The cultural changes that have happened around patents in both countries are undeniable. South Korea is generating significant NPE activity aside from ID, with universities like KAIST and smaller independent operations lodging US patent cases regularly. Local banks have even got into the business of providing plaintiff-side patent litigation funding.
In Japan, a key part of IP Bridge’s mandate was to break down the barriers between Japanese technology companies and ease some of the stigma around patent transactions and litigation. And it is no longer particularly novel to see Japanese firms transact with patent intermediaries or file lawsuits aimed at generating licensing revenue.
Of course, it is not clear whether SPFs jump started these trends or simply piggy-backed them. And other options were available. China poured massive amounts of state resources into patents without setting up a centralised SPF-like entity and managed to create a thriving domestic IP marketplace. Taiwan also produced very savvy IP owning companies without ever getting an SPF off the ground.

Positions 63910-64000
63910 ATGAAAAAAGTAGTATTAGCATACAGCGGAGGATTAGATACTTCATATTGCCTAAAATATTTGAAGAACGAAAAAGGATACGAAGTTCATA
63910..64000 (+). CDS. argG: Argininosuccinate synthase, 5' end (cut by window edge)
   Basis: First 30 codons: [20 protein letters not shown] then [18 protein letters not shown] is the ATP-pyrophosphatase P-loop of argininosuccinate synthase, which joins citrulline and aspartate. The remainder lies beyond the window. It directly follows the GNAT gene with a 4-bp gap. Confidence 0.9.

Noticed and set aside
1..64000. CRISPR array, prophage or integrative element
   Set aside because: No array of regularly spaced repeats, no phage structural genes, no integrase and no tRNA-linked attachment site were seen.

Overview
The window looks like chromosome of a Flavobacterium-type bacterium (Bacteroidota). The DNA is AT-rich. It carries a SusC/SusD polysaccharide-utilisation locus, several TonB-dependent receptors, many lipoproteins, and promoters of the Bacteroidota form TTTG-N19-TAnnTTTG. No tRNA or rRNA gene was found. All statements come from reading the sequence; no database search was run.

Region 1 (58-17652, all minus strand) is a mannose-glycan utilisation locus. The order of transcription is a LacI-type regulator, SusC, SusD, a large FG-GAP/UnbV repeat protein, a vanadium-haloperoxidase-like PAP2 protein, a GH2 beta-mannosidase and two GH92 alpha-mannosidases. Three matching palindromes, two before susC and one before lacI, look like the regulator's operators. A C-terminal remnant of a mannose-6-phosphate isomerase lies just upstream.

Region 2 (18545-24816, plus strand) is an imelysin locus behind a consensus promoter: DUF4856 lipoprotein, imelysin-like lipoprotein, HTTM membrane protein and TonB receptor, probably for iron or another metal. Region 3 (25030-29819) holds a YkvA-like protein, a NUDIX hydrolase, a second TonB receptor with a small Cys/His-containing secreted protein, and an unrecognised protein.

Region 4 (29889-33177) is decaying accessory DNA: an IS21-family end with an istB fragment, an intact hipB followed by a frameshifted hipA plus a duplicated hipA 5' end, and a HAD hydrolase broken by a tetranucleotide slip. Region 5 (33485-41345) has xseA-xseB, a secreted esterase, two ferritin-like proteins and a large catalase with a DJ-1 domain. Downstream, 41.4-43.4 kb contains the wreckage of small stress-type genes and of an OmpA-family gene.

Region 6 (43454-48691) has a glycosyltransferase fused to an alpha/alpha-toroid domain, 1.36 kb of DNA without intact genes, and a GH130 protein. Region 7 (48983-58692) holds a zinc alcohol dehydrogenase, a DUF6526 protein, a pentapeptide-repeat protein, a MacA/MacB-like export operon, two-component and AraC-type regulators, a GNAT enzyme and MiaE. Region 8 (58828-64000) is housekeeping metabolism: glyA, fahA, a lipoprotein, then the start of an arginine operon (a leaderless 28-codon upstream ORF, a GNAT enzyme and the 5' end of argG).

One salient fact about the SPF model is that it never did become a widespread phenomenon among mid-sized economies. And barring major changes to the IP marketplace, it does not seem likely that new entities of this type will emerge anytime soon in Asia or elsewhere.
Now, both IP Bridge and ID embark on what is sure to be a challenging phase. They’ll benefit from the removal of certain constraints while facing the loss of their state-backed halos, all against the backdrop of a highly uncertain business environment.
While it will be interesting to see if they do more business with foreign firms, the more telling thing to watch will be whether their key domestic clients stick by them. That will likely tell us everything we need to know about how much value they have created.